Madam Speaker, I rise today to continue the debate about wireless rates in Canada and what the government plans to do to bring in more fairness. I want to thank the Parliamentary Secretary to the Minister of Innovation, Science and Economic Development for joining me tonight.
A recent poll by Angus Reid found that only 8% of Canadians believe that they are getting a good deal on the wireless service they pay for. We know that Canada has some of the highest wireless rates in the world, and a report out last year showed that they are still growing.
When Canadians apply for jobs these days, they are expected to be reachable at all times. Telling a potential employer that they do not have a cellphone will not help their chances. Wireless services are crucial to the economic lives of Canadians. Increasingly, wireless services are how we stay in touch as a country, but the price to be connected should not be prohibitive.
In my riding, where the median income is well below the national average, families are having a tough time making ends meet and are making difficult decisions regularly. The ever-increasing cost of wireless rates certainly is not helping. The median income in my riding is $26,000 a year. In Canada, it is $31,000 a year.
Cellphones today are necessary for security. I talked about employment, but it is a really difficult cost for low-income earners. In an area that is facing challenges, where it is getting harder and harder for families to make ends meet, we need to find ways to reduce costs to constituents.
Earlier this year the big three telecoms—Bell, Rogers, and Telus—all raised their prices for their wireless plans even higher. They blame the low dollar as the cause, but experts say it is unlikely to be the real driving force behind these prices.
Why are prices so high? We have to ask what kind of competition exists in the industry. Are there any forces lowering telecom prices at all? Sadly, it is left to a New Democrat to explain the benefits of market competition to the Liberal government as well as the previous Conservative government, which failed to take any real action after a decade in power.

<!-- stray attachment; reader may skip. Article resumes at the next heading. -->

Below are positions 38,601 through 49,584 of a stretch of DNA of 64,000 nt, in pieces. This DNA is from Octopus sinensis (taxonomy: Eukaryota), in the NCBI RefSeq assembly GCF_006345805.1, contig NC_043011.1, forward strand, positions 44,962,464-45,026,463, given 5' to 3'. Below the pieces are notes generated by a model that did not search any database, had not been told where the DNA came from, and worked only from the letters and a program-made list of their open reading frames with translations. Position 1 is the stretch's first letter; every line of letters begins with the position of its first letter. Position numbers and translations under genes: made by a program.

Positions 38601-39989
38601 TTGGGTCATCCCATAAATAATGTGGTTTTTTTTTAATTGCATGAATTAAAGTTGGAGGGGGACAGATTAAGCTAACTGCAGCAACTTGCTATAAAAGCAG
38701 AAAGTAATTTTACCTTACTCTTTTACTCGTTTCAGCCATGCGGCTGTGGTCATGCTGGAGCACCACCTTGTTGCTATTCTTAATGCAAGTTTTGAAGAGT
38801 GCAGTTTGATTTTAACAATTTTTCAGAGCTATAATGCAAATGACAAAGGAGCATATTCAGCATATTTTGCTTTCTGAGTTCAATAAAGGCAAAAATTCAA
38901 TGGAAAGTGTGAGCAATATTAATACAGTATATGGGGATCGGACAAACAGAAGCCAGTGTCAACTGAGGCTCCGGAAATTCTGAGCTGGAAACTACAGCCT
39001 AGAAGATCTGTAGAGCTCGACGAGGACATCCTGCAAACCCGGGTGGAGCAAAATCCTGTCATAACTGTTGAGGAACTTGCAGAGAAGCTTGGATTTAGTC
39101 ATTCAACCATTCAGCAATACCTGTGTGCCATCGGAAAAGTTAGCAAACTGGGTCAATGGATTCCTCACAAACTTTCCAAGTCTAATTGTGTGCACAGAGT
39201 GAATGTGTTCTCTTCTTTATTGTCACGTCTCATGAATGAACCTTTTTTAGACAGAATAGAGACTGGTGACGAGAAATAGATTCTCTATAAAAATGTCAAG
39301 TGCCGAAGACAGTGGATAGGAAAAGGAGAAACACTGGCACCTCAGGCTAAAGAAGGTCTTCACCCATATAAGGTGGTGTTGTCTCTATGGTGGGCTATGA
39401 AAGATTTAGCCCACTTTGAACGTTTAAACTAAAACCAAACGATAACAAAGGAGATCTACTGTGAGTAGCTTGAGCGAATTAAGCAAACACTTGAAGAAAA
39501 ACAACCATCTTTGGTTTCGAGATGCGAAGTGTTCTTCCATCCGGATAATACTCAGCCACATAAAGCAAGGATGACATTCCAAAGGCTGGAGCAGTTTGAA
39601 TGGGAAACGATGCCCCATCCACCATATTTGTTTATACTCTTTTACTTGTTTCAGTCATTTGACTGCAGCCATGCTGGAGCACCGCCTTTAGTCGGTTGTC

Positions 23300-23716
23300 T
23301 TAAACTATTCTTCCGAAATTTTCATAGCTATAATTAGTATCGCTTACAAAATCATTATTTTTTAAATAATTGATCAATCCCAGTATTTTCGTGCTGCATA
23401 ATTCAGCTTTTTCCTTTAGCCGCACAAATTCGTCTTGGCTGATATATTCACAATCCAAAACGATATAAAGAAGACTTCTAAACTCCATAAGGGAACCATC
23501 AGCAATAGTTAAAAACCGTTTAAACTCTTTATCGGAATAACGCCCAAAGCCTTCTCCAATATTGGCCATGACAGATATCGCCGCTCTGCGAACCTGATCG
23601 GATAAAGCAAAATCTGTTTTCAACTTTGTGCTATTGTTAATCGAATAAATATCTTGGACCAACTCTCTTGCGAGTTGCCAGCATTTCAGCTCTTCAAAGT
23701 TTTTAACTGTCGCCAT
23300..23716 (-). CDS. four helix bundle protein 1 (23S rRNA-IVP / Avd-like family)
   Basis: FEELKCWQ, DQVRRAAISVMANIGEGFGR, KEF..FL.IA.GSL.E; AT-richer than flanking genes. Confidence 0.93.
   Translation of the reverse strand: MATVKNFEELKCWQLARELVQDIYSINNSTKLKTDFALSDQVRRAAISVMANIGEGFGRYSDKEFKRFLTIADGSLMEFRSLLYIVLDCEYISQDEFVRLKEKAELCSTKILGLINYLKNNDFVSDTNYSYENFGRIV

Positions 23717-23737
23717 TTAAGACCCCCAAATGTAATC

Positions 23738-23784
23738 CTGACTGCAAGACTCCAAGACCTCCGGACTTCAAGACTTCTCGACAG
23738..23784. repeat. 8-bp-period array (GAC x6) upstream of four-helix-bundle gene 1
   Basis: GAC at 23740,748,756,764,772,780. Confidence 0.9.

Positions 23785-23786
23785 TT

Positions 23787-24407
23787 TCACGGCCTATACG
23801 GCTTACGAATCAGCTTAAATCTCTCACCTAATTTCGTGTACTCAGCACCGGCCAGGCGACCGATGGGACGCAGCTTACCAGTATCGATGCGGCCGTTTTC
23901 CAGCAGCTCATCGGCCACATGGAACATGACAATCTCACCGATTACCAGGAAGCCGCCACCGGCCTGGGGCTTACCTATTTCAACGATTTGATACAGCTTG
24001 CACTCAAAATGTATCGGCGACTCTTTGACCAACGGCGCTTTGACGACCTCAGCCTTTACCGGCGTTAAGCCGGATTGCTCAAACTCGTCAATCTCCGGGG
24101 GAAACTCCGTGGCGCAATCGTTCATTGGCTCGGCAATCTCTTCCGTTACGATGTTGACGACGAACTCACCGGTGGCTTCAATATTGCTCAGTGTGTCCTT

Two months ago, Canada's telecom regulator, the CRTC, refused an appeal from a group of small Internet service providers that would have allowed them to resell wireless services and add a healthy dollop to competition in the market. Bell, Telus, and Rogers successfully argued against the small ISPs and their submission. They said that rigorous competition already existed.
As a former small business owner, let me say that there is a lot of frustration out there when the three largest companies in an industry simultaneously raise their prices and then tell Canadians that there is plenty of competition in the marketplace.
The minister might point to the wireless code of conduct, but if it were having the desired effect, we would see rates going down, which unfortunately they are not. We are still seeing Canadians being surprised by phone bills with massive add-on charges.
In February I asked the Minister of Innovation, Science and Economic Development what new actions the government was taking to stop the price gouging. Today I am asking that same question.
Since then, we have seen the government table its first budget, so one would think we would have more clarity on this question. Unfortunately, there is absolutely nothing in the budget addressing the incredibly high rates Canadians pay. The word “wireless” does not appear in the budget, not even once.
Will the Parliamentary Secretary to the Minister of Innovation, Science and Economic Development now take this opportunity to outline what action the government is taking to protect consumers, encourage true competition in the wireless market, and stop price gouging?